As Azure and Windows Server come closer together, Microsoft is offering IT pros and developers paths to go between cloud and on-premises — even using PaaS tools and services. That’s a big differentiator from other cloud services, as while you can move VMs on and off Amazon’s AWS, if you’re building around its storage options, you’ll need to re-architect your applications and use alternative options.
So how do all the pieces fit?
Building your own cloud might start with building out Storage Spaces to gain the benefits of virtualised storage, without having to invest in specialised storage hardware. It might also mean working with System Center and Intune to manage BYOD devices, while using Workplace Join and work folders to add a layer of control to your network. Similarly, Hyper-V makes it easier to handle disaster recovery, while Active Directory Federation Services will let you control access to apps via a new Web Application Proxy with support for multiple factor authentication.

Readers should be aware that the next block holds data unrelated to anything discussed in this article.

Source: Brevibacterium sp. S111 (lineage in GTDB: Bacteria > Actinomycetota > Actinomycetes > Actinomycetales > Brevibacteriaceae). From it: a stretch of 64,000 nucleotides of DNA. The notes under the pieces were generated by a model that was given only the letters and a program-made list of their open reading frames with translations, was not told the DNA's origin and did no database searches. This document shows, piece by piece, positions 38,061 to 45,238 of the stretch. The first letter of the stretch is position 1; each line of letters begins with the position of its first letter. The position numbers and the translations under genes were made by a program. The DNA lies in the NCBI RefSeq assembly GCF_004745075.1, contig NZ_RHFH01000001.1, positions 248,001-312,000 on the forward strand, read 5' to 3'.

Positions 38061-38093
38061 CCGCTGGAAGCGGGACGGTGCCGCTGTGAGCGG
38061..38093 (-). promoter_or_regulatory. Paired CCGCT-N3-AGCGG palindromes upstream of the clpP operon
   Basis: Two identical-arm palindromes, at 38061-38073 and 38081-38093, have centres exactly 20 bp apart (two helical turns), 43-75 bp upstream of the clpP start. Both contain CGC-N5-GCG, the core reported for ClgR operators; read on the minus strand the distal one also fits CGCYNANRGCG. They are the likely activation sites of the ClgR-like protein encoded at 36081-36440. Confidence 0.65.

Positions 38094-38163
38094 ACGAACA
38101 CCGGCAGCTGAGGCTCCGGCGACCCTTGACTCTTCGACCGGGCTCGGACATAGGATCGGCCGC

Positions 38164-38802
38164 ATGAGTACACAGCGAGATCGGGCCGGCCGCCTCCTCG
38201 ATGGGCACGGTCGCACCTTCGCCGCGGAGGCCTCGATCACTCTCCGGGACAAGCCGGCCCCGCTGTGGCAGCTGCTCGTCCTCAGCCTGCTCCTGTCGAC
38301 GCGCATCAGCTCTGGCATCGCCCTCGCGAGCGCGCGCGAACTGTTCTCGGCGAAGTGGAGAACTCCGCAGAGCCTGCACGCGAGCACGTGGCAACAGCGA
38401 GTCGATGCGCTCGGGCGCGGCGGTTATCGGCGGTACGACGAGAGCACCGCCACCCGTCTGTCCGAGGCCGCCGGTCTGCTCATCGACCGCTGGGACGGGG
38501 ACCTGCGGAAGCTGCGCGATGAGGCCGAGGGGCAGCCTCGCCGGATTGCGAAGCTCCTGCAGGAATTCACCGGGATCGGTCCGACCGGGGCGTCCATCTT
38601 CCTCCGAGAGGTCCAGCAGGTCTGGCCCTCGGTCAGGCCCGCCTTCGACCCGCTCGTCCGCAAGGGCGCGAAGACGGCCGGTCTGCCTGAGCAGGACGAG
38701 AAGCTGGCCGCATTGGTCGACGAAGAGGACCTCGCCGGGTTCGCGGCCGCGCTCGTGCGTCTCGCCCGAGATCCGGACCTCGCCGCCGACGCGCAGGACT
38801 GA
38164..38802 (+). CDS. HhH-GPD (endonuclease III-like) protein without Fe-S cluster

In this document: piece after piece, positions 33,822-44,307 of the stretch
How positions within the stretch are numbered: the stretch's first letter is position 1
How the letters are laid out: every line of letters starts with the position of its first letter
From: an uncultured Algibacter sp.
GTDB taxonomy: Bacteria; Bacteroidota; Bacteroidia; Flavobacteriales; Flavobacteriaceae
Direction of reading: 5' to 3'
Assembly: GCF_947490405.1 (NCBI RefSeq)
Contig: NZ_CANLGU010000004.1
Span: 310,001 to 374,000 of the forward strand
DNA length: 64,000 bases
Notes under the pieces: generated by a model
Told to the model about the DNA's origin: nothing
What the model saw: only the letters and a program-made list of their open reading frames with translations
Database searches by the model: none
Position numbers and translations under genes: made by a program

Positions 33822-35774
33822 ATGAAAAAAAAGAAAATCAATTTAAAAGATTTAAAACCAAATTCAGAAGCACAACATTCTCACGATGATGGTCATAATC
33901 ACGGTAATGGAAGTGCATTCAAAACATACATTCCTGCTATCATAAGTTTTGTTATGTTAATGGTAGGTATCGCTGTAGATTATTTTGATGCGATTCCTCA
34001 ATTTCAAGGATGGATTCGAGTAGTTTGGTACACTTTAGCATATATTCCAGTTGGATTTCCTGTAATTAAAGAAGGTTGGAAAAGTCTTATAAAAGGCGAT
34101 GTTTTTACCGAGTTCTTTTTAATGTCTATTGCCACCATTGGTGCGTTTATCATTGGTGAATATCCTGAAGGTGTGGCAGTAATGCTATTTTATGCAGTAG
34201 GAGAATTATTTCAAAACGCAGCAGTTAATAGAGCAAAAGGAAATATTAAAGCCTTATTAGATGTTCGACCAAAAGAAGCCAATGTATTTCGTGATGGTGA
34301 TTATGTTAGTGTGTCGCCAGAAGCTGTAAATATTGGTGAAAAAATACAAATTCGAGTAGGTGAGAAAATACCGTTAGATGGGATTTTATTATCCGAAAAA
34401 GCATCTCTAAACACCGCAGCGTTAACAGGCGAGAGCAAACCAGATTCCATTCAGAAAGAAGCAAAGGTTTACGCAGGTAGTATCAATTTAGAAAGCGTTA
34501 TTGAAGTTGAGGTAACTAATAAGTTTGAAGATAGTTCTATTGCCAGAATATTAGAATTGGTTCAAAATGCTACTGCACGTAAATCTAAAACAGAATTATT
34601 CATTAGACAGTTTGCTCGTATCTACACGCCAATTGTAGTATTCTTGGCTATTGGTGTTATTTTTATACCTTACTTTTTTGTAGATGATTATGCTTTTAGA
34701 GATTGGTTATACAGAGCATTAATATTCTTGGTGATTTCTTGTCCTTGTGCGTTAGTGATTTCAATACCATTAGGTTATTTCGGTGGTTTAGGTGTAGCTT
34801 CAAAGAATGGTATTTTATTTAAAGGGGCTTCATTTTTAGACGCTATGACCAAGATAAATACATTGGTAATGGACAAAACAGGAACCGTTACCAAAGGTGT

Once you start treating your on-premises infrastructure as a private IaaS cloud, it makes sense to start mixing and matching Azure’s PaaS services with your software, perhaps using Azure AD as a replica of your own directory to support cloud-based single sign on. With Azure AD now connected to moe than two million organisations (mainly through Office 365) it’s rapidly becoming a key part of Microsoft’s cloud infrastructure — and with System Center Configuration Manager 2012 R2 gaining ever closer links with Intune, using Azure AD to manage BYOD devices, it’s likely to become a key component of yours too.